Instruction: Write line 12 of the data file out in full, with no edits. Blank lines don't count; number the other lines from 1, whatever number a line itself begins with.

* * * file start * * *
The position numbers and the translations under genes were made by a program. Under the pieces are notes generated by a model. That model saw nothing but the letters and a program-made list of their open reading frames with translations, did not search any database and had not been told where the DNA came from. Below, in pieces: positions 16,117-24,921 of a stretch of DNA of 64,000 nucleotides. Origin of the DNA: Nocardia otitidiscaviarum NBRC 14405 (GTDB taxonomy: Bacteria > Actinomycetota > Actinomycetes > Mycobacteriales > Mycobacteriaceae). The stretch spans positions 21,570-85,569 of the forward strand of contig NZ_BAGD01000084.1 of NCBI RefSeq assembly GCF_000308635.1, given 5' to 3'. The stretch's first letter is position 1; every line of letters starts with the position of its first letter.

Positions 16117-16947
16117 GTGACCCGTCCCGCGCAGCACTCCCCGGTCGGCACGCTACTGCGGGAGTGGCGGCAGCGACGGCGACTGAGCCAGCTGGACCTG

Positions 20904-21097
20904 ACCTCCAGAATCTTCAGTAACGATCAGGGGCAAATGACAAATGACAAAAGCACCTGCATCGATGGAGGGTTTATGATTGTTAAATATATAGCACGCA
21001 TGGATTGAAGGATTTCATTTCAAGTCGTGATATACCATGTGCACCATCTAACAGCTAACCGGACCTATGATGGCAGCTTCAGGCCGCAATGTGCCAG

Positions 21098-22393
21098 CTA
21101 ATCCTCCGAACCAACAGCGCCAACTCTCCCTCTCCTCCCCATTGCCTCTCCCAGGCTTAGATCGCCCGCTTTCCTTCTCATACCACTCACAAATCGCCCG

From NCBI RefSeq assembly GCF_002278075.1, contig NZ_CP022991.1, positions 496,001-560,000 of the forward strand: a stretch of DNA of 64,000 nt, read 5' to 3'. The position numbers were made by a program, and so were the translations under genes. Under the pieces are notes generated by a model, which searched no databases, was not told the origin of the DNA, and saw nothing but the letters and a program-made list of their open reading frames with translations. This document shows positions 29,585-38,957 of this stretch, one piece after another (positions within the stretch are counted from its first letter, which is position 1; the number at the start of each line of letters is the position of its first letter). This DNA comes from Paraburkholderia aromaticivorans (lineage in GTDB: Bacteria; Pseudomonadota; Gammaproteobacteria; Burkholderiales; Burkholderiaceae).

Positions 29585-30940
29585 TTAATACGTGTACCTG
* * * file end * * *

29585 TTAATACGTGTACCTG